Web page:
Birds of Paradise on My Left / Right Foot – The Musical
Just before they celebrated their 25th anniversary, Birds of Paradise lost their Creative Scotland funding. Then they got it back. The Skinny talks to Robert Softley Gale and Mairi Taylor about their rollercoaster year, and their latest work
As we sit down to chat with Robert Softley Gale and Birds of Paradise’s Executive Producer Mairi Taylor, the company are in the first few weeks of rehearsals at Rockvilla, the National Theatre of Scotland’s HQ. Despite being their 25th anniversary year, 2018 was meant to be a quiet one for BoP, Scotland’s only disability-led arts organisation.
With just one production scheduled – their musical comedy My Left / Right Foot – The Musical, co-produced with the National Theatre of Scotland – the company were looking to the future, until their regular Creative Scotland funding was pulled and then reinstated following a public outcry.
With their future once more looking bright, they continued working on My Left / Right Foot, which follows a local amateur dramatics group as they attempt to stage a musical based on Jim Sheridan's 1989 film My Left Foot featuring “the disabled”, even though none of the group are. “Am dram folk would probably stage it,” explains Softley Gale, who grew up taking part in local amateur dramatic group shows, “because they’re the only people with enough gall to do that.”
The source film told the story of Christy Brown, an artist and writer with cerebral palsy who could only use his left foot. It's famous not just for its story, but also for Daniel Day-Lewis’ Academy Award-winning performance as Brown, which had quite an impact on a young Softley Gale, who like Brown has cerebral palsy.
He explains: “I was nine when it came out. As a nine-year-old with cerebral palsy, a story coming out about a guy with cerebral palsy became quite a big thing in my life. My mum was always going, ‘Oh, he’s so like you’, it was Daniel Day-Lewis pretending to be like me, and that was always a big influence on my life.”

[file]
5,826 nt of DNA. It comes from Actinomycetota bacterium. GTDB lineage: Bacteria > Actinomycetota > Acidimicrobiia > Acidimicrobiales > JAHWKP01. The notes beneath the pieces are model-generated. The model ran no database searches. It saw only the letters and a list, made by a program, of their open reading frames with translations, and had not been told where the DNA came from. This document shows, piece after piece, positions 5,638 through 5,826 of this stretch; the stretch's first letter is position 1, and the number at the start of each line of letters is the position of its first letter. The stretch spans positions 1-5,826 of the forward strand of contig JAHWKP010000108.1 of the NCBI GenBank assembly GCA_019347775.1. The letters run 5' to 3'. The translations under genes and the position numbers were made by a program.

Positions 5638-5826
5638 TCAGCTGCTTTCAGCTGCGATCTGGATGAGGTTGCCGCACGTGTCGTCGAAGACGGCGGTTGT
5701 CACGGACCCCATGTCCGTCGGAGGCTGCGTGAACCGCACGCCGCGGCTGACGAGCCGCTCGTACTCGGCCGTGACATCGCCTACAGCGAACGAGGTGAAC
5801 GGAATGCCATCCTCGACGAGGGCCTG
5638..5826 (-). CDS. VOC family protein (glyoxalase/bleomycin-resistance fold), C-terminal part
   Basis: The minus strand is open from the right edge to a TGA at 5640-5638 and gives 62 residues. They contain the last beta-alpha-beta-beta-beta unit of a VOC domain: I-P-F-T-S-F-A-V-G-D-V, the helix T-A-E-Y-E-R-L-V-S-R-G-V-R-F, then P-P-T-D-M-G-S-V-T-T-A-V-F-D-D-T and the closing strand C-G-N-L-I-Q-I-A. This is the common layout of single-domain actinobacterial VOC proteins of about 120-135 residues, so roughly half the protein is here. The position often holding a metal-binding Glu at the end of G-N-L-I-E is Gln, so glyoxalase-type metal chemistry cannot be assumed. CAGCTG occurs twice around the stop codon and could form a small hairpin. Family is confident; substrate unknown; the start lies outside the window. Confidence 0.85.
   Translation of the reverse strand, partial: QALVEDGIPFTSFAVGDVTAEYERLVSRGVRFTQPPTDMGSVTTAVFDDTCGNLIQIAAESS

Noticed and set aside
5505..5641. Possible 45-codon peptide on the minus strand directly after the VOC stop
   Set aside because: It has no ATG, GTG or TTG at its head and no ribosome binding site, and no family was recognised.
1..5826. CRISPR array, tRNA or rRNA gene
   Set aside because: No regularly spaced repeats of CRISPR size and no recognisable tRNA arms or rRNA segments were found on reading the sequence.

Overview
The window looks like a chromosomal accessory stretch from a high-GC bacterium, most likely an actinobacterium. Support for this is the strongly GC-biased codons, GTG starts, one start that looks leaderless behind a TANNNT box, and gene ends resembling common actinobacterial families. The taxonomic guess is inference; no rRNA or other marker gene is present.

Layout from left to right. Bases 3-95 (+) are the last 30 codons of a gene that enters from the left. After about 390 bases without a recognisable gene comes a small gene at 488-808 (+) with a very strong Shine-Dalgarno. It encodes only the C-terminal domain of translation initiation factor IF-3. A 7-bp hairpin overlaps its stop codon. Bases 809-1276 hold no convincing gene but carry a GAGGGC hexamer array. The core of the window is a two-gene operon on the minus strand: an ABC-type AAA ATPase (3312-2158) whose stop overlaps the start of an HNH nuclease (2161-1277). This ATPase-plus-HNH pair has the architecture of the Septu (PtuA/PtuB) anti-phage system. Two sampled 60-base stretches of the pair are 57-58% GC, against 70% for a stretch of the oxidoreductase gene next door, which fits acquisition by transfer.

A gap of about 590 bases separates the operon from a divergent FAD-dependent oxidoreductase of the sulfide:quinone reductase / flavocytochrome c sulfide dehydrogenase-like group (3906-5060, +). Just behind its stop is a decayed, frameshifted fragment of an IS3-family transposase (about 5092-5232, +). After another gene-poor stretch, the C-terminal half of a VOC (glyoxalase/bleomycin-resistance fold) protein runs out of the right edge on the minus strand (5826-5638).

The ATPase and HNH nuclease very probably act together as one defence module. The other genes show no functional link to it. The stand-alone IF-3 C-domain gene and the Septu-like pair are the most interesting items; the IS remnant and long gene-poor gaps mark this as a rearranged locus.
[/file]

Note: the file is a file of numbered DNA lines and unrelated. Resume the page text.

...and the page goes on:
Now a successful actor and director, Softley Gale wanted to explore the idea of a non-disabled actor having to act disabled – or as Mairi Taylor calls it, “crip up” – for a role. And it’s this process that forms a lot of the thinking behind My Left / Right Foot.
“It’s always about telling stories and putting the stories of the disabled on the stage, and if we can keep doing this we can have conversations about it” - Robert Softley Gale
“It’s amazing,” begins Taylor. “Daniel Day-Lewis, and other actors who play disabled people, must go through the process. How do they get there? How do they develop it? There’s something that’s explosively ridiculous in that. And we’re showing that, we’re not presenting the finished product, we’re showing the process, which is so terrible in itself.”
This process still happens today, as Softley Gale points out. Non-disabled actors are still being cast as disabled characters, and for him it’s about letting disabled people get into the theatre and tell their own stories in their own words.
“It’s always about telling stories and putting the stories of the disabled on the stage, and if we can keep doing this we can have conversations about it,” he explains. “If it’s not there, it’s not part of our culture, then there’s nothing to talk about.”
Popular discussions surrounding disability are often in a strict binary; that of the lazy, unemployed scrounger or the inspirational one-in-a-million talent; someone who succeeded despite their disability. For BoP, this is not how disabled people should be portrayed, and Christy Brown is the perfect example.
“He acknowledged that he became a writer, not despite his disability, but because of it,” Taylor explains. “His experience of the world, and how he lived in the world, looking at the world, built the artist. This is that idea of looking at the disabled person, ‘How did they get here, how did they manage?’ Actually, it’s all part of their creative process.”